Career break on your CV – How to explain it.
It can sometimes feel like a catch 22 situation: you’re looking for work and yet you feel your biggest block is coming from the career gap you have in your CV.
There are many reasons why someone may decide to take a break from work. But no matter what the reason is, knowing that having gaps on your CV isn’t going to be detrimental to your chances of getting the job, it’s just important that you are able to truthfully explain it. You aren’t alone in having a gap in your CV, many people for a range of reasons.
If you’re unsure how to explain your gaps we have some guidance:
Advice for Short Career Breaks
Sometimes, if the break was only for a short period you may not even be asked why you were off, however it is important to still remember what you did to fill that time. If you did any volunteer work, studying and had a reason to not be off, you should be prepared to explain this.
Advice for Longer Career Breaks
If you’ve been off for a longer period, there is a very high chance you’ll be questioned on this. You’ll need to plan your response so that you can positively justify your reasons.
It’s good to think about it in three stages: how long you took off and why, what you learnt from the experience and then refer back to why you want the job.
For example, if you took time off for travelling you could say:
“I had 8 months out to understand and experience a variety of cultures around the world. I feel it taught me valuable lessons on communication, lifestyles and my perspective on dealing with different situations. It is now that I want to immerse myself back into work and use these life skills within this role.”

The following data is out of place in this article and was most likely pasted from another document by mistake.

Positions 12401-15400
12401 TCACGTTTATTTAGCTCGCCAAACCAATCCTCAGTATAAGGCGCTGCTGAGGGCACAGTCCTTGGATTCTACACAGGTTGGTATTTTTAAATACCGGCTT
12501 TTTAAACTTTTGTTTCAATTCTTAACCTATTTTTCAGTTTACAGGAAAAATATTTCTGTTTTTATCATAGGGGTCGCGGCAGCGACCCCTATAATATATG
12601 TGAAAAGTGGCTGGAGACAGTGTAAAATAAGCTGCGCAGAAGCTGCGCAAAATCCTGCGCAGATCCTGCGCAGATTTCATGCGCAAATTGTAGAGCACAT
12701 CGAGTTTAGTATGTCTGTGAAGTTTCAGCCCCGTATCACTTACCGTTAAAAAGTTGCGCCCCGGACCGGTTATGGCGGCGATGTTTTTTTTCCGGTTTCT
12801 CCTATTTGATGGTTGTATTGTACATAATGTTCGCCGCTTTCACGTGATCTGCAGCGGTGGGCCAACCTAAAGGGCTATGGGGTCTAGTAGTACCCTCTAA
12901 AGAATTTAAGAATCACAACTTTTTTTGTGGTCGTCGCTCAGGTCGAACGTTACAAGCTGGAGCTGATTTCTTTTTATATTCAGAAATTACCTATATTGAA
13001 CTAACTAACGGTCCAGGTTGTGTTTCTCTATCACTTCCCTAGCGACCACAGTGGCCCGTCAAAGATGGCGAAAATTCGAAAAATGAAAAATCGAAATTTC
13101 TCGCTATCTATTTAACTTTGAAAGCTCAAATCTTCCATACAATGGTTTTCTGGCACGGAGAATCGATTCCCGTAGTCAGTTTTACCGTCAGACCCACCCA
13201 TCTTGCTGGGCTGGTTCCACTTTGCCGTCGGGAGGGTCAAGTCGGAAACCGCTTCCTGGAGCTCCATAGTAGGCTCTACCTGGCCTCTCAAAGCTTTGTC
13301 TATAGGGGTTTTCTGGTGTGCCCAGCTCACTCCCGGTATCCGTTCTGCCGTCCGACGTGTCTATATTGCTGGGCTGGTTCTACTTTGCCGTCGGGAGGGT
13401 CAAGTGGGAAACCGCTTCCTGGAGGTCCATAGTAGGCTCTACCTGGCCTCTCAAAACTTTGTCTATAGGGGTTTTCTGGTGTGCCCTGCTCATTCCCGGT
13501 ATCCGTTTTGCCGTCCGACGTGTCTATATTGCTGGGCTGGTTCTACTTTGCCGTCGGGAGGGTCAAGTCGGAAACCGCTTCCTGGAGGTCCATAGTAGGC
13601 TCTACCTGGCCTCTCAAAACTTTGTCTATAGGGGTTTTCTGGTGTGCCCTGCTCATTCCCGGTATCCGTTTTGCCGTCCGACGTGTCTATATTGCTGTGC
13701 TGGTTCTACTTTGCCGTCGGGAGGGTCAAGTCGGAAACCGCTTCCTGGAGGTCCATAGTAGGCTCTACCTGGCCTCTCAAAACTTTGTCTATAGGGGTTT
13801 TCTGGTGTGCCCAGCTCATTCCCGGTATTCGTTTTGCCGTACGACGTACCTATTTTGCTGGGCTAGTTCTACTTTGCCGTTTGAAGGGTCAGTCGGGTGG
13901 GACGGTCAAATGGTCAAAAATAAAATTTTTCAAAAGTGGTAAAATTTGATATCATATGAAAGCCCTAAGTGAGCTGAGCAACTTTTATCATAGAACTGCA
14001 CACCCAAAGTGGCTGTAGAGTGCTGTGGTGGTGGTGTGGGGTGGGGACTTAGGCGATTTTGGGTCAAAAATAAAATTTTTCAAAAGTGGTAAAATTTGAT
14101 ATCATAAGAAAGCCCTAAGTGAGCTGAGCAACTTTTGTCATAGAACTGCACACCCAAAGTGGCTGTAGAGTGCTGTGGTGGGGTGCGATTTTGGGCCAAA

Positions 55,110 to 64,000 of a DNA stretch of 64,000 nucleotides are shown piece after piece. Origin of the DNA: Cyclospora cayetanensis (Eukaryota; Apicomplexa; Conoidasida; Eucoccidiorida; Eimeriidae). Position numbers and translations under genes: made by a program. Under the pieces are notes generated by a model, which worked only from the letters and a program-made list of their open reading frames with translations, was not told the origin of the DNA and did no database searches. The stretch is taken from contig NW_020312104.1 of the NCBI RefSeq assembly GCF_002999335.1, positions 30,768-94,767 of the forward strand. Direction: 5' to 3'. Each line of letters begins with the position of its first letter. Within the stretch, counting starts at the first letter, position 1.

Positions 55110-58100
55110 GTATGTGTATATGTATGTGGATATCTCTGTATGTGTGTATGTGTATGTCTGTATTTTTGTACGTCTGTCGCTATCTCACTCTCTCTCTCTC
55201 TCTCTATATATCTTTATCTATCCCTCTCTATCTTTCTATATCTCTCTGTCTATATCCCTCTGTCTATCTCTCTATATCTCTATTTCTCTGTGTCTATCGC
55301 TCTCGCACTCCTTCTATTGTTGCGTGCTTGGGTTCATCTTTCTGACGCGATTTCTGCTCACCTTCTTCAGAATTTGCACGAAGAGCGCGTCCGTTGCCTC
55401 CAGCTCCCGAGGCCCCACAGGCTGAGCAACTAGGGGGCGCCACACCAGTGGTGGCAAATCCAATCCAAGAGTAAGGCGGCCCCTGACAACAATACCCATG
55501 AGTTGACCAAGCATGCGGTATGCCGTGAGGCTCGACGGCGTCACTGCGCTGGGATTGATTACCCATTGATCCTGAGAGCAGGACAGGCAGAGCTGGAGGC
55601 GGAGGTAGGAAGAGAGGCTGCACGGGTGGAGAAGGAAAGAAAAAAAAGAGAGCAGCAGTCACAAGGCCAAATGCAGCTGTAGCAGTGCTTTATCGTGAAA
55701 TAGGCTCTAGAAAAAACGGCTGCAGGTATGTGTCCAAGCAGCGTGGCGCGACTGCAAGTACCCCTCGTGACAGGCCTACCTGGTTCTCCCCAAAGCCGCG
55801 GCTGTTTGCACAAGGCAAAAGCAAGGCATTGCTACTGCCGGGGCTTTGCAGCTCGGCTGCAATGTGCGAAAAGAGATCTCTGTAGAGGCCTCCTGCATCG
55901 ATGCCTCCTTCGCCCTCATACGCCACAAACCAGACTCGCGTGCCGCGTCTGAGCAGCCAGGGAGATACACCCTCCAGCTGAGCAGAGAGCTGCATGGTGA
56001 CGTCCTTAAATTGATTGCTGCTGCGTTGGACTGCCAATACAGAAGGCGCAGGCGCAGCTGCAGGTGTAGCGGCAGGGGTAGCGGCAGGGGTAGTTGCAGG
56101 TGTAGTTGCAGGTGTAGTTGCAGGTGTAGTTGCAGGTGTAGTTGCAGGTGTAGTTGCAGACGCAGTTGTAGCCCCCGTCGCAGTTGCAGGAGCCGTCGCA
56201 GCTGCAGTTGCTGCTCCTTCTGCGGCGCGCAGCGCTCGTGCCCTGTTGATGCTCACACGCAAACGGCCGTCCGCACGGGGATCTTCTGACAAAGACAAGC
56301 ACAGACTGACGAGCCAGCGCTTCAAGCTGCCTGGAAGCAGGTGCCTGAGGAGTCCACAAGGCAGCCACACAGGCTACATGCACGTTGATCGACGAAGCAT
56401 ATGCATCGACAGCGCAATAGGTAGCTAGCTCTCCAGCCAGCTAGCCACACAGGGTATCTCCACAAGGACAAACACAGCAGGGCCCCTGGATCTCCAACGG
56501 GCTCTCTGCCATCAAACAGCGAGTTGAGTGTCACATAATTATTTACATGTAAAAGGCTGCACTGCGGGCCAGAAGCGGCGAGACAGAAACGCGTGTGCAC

How to Format Your CV
A CV Writing service such as Premium CVs , will be able to help you format in a way that can help highlight your experiences in an honest but positive way. Because it isn’t necessary to include all your information on your CV, especially if your gaps were from early on in your career.
Ultimately, you’re looking for a job because you are no longer in a situation where you need time off – whether that was travelling, health reasons or family commitments. Therefore, reinforcing the positives of why you want to transition into work is encouraging for the recruiter. An example: “I was unexpectedly made redundant and I’ve been looking for a job similar to the one I had before”
If you are struggling with work, remain active and do things that can show you’re using your time effectively. Do some courses or volunteer somewhere that can help utilise your skills.
Use your skills by writing a blog or creating a YouTube channel on your expertise.
As long as you’re prepared with an answer to any questions about gaps in your CV, able to explain how the timeout was a positive thing, the break shouldn’t hinder you from progressing in your career.
The main thing employers want is for you to demonstrate your enthusiasm to return the workforce. A CV is what will get you to an interview so it needs to be tailored to the role you’re applying for and well written, get that right and a career break won’t be held against you.
Charlotte Lynch, Marketing and Social Media Executive for Jems Recruitment
Jems Recruitment love helping people shape their lives and careers. Specialising in Financial Professionals, Management and Business Support they’ll have you find a job you love. #lvwrk